Wednesday, October 9, 2013

Gravity (and a brief mention of When Comedy Went to School)

          “G” Whiz! (or, as science nerds might say, Zero-“G” Whiz!)
                        Review by Ken Burke                    Gravity

A novice astronaut suddenly finds herself imperiled hundreds of miles above Earth when her return vehicle is destroyed, communications are down, and she’s left alone.

[Take care, curious readers, for plot spoilers gallop rampantly throughout the Two Guys’ brilliantly insightful reviews.  This is how we write, so as to explore what must be said as art transcends commerce (although if anyone wants to pay us for doing this ...); therefore, be warned, beware, and read on when ready to be transported to—well, wherever we end up.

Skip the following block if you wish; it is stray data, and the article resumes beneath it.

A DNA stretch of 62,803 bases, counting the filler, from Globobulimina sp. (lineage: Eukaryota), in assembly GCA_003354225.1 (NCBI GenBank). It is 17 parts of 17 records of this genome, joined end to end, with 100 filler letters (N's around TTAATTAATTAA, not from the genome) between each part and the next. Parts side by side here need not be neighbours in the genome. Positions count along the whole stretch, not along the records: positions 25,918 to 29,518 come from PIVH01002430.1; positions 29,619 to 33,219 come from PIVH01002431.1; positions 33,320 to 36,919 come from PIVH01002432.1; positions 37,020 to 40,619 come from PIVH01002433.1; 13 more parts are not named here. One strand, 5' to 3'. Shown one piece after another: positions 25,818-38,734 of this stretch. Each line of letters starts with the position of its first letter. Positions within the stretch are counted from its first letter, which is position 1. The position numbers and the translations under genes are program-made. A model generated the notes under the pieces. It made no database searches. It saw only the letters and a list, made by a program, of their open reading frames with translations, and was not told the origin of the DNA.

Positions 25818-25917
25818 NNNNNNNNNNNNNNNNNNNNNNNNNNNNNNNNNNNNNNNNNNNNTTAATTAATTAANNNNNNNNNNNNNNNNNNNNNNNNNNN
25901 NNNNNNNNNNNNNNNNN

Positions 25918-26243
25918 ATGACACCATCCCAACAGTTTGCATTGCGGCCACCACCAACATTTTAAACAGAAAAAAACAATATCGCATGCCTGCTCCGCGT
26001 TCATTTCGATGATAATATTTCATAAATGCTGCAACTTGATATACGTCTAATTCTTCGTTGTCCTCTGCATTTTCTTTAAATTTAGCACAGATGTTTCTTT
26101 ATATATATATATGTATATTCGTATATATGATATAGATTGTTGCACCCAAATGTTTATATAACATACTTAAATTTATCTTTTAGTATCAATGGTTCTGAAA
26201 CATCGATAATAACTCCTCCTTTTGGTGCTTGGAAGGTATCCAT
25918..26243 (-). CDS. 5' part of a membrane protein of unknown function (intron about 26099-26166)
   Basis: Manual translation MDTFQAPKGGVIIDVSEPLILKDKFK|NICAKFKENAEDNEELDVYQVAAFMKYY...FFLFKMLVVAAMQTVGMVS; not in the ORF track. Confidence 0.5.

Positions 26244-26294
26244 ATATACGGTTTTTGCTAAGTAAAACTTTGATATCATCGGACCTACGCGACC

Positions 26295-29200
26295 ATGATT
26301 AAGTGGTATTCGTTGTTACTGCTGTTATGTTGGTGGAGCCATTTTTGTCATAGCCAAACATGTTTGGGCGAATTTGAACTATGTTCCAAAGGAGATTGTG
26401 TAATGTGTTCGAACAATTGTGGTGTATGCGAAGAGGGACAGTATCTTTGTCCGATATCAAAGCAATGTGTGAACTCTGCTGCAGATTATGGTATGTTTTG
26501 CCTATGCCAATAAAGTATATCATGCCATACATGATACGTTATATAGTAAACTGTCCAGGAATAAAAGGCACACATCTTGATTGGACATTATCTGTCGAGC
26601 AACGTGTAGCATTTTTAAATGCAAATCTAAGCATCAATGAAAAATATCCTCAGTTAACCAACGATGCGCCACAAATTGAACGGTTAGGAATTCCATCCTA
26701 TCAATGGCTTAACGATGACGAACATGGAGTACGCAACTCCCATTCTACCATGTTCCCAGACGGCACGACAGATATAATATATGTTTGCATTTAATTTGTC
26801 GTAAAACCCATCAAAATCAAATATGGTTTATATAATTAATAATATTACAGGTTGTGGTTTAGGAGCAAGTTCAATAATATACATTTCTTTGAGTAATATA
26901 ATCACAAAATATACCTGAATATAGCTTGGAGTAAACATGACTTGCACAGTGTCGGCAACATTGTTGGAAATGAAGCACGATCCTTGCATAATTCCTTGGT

We also encourage you to check your tastes against ours with the summary of Two Guys reviews, which we update with each new posting.  But please be aware that the links we recommend in our reviews may have been removed or modified without our knowledge.  Other overall notations for this blog may be found at our Two Guys in the Dark homepage.  Now, onward to illumination; you may want to protect your eyes from the brilliance.]